The Perth Courier

April 11, 2001

Tribunal hears arguments on water taking

Vice-chair to outline relevant arguments

by  Gena Gibson
People on both sides of the appeal of OMYA (Canada) Inc.’s water-taking permit will soon learn the scope of arguments allowed by an environmental tribunal.

Appellants argued April 2 for a wide-open discussion of the issues, with OMYA and Ontario Ministry of Environment lawyers countering those arguments the next day. Tribunal vice-chair Pauline Browse listened to both sides and will decide the validity of each by the end of April.

Steven Shrybman, a lawyer with the Council of Canadians, offered legal arguments on behalf of the eight appellants. He also explained the council’s concern about the bulk export of water and its subsequent effects on the North American Free Trade Agreement (NAFTA).

Carol Dillon, a Bathurst Burgess Sherbrooke resident who appealed the MOE’s decision along with her husband Mel, then gave her interpretation of the decision which allowed the appeals to proceed. She said Alan Bryant, OMYA’s lawyer, and Doug Waters, the lawyer from the MOE, had attempted to narrow the scope when, in fact, the appellants believed all factors must be considered for the vice-chair to make an informed decision.

“It took a tremendous amount of preparation because more and more, we’re learning that this is a legal process,” Ms. Dillon explained. “I tried to respond in a way that would speak to these two lawyers (for OMYA and the ministry).”

Michael Cassidy, an appellant who owns a cottage near OMYA’s quarry in Tatlock, spoke next about the permit’s potential effect on res-idents due to increased operation at the quarry. He was followed by Bobs Lake cottager Anne German, an 82-year-old Toronto woman who travelled to the hearing.

“It was very heartfelt,” Ms. Dillon said.

Stittsville environmentalist Ken McRae spoke last at first day of the lengthy hearing, which lasted from 9 a.m. to 8:30 p.m.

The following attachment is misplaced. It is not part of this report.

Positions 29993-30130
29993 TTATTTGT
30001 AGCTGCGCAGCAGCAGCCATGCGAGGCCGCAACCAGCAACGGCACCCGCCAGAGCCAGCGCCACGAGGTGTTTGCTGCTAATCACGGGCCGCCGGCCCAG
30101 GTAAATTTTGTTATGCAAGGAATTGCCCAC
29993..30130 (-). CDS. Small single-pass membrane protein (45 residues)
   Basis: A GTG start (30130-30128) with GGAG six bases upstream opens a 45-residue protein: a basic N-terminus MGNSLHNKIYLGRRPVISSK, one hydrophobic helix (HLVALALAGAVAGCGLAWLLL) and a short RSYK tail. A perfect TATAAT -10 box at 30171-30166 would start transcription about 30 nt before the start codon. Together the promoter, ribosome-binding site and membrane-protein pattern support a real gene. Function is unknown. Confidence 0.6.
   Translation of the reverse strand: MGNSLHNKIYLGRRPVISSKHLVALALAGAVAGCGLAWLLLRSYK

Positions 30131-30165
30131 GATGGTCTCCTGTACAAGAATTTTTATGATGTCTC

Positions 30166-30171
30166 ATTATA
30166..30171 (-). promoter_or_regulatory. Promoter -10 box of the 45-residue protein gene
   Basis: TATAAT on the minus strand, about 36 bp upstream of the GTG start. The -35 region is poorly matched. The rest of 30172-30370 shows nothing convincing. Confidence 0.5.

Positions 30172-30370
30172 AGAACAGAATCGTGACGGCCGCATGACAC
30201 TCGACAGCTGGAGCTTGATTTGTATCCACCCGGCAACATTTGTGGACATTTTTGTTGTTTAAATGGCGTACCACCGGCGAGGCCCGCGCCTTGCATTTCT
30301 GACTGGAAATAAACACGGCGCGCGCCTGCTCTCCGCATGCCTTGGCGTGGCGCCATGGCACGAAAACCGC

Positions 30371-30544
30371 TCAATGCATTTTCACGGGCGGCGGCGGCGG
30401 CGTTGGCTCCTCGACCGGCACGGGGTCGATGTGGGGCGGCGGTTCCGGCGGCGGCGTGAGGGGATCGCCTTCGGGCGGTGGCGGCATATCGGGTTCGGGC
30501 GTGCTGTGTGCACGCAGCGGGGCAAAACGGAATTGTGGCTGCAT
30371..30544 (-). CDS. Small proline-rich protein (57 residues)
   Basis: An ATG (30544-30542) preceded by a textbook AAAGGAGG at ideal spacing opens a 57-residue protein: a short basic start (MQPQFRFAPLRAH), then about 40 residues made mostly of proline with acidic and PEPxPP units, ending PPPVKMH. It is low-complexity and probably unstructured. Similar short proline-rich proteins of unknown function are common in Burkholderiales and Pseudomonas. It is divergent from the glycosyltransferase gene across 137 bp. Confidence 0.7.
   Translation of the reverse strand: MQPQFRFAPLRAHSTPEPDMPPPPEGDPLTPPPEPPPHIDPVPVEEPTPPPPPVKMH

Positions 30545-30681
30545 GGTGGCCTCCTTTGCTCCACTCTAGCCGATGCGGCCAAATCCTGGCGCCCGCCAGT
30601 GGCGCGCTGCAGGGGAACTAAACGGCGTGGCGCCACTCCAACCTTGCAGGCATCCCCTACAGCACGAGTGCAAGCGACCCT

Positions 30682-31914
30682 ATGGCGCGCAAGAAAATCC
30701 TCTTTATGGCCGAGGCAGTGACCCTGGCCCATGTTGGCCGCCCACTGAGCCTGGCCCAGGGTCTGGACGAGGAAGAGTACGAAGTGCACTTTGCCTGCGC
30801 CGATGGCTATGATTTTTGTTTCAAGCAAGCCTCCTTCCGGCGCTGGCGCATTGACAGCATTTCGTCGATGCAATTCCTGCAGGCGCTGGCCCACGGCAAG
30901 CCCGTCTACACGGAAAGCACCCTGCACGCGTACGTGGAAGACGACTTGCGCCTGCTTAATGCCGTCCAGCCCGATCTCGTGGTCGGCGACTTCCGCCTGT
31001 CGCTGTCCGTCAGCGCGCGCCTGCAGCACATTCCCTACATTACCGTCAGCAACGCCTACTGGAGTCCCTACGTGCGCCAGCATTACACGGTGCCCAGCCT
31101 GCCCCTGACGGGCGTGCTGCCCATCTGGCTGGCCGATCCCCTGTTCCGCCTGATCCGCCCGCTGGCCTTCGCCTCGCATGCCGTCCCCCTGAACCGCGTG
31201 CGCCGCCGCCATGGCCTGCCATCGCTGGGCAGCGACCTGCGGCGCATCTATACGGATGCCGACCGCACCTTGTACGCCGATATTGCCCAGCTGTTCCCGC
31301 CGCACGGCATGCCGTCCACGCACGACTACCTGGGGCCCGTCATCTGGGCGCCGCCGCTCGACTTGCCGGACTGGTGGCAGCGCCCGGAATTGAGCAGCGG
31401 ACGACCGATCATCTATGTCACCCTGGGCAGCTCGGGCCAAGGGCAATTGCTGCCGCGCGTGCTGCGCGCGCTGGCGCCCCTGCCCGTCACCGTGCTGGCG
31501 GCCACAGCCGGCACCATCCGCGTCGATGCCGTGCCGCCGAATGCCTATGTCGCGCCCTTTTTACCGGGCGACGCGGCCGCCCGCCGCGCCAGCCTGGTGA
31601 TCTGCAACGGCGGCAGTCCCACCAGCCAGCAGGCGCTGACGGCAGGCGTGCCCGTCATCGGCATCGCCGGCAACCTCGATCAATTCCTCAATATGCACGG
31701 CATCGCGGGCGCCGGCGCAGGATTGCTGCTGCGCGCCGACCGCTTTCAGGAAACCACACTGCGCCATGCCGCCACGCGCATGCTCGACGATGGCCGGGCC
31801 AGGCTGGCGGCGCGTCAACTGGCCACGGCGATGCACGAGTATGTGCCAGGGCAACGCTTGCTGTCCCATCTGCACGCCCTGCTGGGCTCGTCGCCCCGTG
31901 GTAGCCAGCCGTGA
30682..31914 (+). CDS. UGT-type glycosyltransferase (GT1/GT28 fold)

Mr. Bryant and Mr. Waters also sought to exclude two latecomers who would like to join the process. Sulyn Cedar, head of the Lanark County Citizens’ Action Group, applied to become a party in the hearing, as did Robert Loveless, who represents the Ardoch Algonquin Indians.

“Our position is that they weren’t part of the original appellants,” said OMYA administrator Ray McCarthy. “We don’t feel that’s following the rules.”

He said OMYA continues to produce its calcium carbonate slurry at previous levels while the hearing is in progress. The permit granted by the MOE would allow the company on Hwy. 7 to take 4.5 million litres per day, the equivalent of 17 litres per second, from the Tay River at the end of 10 years. The first phase of the permit would allow the removal of almost 1.5 million litres per day until 2004.

“(The vice-chair) has a lot of decision-making to do,” Ms. Dillon admitted. “It was a very important two days because they will decide how many issues can go forward to the hearing.”

The hearing is scheduled to take place at various locations throughout the Perth area from June 25 to July 6. The Dillons said the vice-chair still hopes to find one location which will accommodate the many people interested in the issue.

The hearing was originally scheduled for the county council chambers on Sunset Boulevard. However, participants most recently met at McMartin House.